15. 15.
    Reiner J, Pisani L, Qiao W, Singh R, Yang Y, Shi L, Khan WA, Sebra R, Cohen N, Babu A (2018) Cytogenomic identification and long-read single molecule real-time (SMRT) sequencing of a Bardet-Biedl Syndrome 9 (BBS9) deletion. NPJ Genom Med 3(1):1–5CrossRefGoogle Scholar
  16. 16.
    Besemer J, Lomsadze A, Borodovsky M (2001) GeneMarkS: a self-training method for prediction of gene starts in microbial genomes. Implications for finding sequence motifs in regulatory regions. Nucleic Acids Res 29(12):2607–2618CrossRefGoogle Scholar
  17. 17.
    Lowe TM, Eddy SR (1997) tRNAscan-SE: a program for improved detection of transfer RNA genes in genomic sequence. Nucleic Acids Res 25(5):955–964CrossRefGoogle Scholar
  18. 18.
    Lagesen K, Hallin P, Rodland E, Staerfeldt H, Rognes T, Ussery D (2007) RNAmmer: consistent and rapid annotation of ribosomal RNA genes. Nucleic Acids Res 35(9):3100–3108CrossRefGoogle Scholar
  19. 19.
    Gardner PP, Jennifer D, Tate JG, Nawrocki EP, Kolbe DL, Stinus L, Wilkinson AC, Finn RD, Sam GJ, Eddy SR (2009) Rfam: updates to the RNA families database. Nucleic Acids Res 37(Database issue):136–140CrossRefGoogle Scholar
  20. 20.
    Nawrocki EP, Kolbe DL, Eddy SR (2009) Infernal 1.0: inference of RNA alignments. Bioinformatics 25(10):1335–1337CrossRefGoogle Scholar
  21. 21.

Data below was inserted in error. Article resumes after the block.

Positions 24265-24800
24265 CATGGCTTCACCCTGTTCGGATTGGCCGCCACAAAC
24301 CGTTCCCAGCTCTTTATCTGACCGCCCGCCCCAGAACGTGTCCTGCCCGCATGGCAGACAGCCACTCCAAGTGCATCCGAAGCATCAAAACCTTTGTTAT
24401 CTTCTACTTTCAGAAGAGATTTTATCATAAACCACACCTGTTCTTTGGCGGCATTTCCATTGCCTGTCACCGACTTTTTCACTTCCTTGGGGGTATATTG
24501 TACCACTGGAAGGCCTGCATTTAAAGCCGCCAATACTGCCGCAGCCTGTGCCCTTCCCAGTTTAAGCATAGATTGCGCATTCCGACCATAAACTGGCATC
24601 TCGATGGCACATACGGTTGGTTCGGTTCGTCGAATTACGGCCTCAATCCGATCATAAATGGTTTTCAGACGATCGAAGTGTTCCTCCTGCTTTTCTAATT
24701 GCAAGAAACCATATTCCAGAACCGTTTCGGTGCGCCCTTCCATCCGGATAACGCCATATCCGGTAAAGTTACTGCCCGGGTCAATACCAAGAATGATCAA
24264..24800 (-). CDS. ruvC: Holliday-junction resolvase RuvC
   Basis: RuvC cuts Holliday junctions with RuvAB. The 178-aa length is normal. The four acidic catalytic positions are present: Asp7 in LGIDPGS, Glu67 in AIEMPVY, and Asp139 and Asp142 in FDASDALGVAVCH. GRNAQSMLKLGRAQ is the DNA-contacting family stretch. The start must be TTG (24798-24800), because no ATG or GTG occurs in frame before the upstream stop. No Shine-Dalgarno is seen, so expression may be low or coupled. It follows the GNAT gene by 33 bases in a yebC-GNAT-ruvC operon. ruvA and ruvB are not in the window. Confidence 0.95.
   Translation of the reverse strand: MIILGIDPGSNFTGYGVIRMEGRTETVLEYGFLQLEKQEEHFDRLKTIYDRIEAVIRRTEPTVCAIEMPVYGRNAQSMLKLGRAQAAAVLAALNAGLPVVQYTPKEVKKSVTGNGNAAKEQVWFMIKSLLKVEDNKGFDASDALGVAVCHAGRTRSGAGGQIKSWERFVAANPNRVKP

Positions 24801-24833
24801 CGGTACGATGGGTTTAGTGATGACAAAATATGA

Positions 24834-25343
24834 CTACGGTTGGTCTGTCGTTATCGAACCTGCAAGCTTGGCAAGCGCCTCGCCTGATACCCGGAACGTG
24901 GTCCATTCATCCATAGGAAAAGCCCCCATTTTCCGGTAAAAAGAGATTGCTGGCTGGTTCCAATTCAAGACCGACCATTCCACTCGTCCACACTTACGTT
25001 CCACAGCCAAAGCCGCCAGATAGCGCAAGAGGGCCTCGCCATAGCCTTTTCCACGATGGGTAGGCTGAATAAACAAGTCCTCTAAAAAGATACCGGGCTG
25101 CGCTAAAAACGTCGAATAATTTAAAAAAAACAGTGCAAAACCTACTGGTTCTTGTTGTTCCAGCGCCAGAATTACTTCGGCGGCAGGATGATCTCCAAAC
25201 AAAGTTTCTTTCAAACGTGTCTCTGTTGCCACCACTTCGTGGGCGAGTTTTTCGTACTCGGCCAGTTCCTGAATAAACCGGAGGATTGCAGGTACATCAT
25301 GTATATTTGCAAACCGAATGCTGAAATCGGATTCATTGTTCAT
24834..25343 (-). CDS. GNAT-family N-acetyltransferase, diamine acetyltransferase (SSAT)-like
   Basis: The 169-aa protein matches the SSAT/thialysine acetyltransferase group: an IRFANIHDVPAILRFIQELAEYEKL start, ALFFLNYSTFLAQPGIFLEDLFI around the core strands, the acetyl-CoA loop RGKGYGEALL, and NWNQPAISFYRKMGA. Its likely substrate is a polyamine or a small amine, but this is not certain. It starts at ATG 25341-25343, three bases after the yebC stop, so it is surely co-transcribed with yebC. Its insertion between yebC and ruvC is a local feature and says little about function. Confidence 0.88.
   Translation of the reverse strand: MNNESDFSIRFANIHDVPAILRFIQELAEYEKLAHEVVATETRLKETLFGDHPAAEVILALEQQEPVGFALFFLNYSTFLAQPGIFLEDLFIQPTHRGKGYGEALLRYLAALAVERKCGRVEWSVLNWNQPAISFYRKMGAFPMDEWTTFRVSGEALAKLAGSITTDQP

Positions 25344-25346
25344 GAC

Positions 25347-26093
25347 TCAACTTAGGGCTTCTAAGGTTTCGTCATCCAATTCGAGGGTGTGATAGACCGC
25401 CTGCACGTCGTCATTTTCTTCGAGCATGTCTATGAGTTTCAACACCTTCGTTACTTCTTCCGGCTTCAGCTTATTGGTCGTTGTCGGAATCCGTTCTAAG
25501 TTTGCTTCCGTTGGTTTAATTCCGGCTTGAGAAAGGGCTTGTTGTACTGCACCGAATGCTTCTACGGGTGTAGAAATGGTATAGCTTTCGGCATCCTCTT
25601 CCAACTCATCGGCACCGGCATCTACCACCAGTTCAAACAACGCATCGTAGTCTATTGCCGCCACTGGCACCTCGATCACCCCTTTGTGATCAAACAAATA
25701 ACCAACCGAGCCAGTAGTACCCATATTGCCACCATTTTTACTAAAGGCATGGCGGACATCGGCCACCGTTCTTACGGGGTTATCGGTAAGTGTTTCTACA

William H, Ivan W, Jones SJ, Brinkman FSL (2003) IslandPath: aiding detection of genomic islands in prokaryotes. Bioinformatics 19(3):418–420CrossRefGoogle Scholar
  22. 22.
    Grissa I, Vergnaud G, Pourcel C (2007) CRISPRFinder: a web tool to identify clustered regularly interspaced short palindromic repeats. Nucleic Acids Res 35(Web Server):W52–W57CrossRefGoogle Scholar
  23. 23.
    Ashburner M, Ball CA, Blake JA, Botstein D, Butler H, Cherry JM, Davis AP, Dolinski K, Dwight SS, Eppig JT et al (2000) Gene ontology: tool for the unification of biology. The gene ontology consortium. Nat Genet 25:25–29CrossRefGoogle Scholar
  24. 24.
    Galperin MY, Makarova KS, Wolf YI, Koonin EV (2015) Expanded microbial genome coverage and improved protein family annotation in the COG database. Nucleic Acids Res 43(Database issue):261–269CrossRefGoogle Scholar
  25. 25.
    Minoru K, Susumu G, Masahiro H, Aoki-Kinoshita KF, Masumi I, Shuichi K, Toshiaki K, Michihiro A, Mika H (2006) From genomics to chemical genomics: new developments in KEGG. Nucleic Acids Res 34(90001):D354–D357CrossRefGoogle Scholar
  26. 26.
    Minoru K, Susumu G, Shuichi K, Yasushi O, Masahiro H (2004) The KEGG resource for deciphering the genome. Nucleic Acids Res 32(90001):277–280CrossRefGoogle Scholar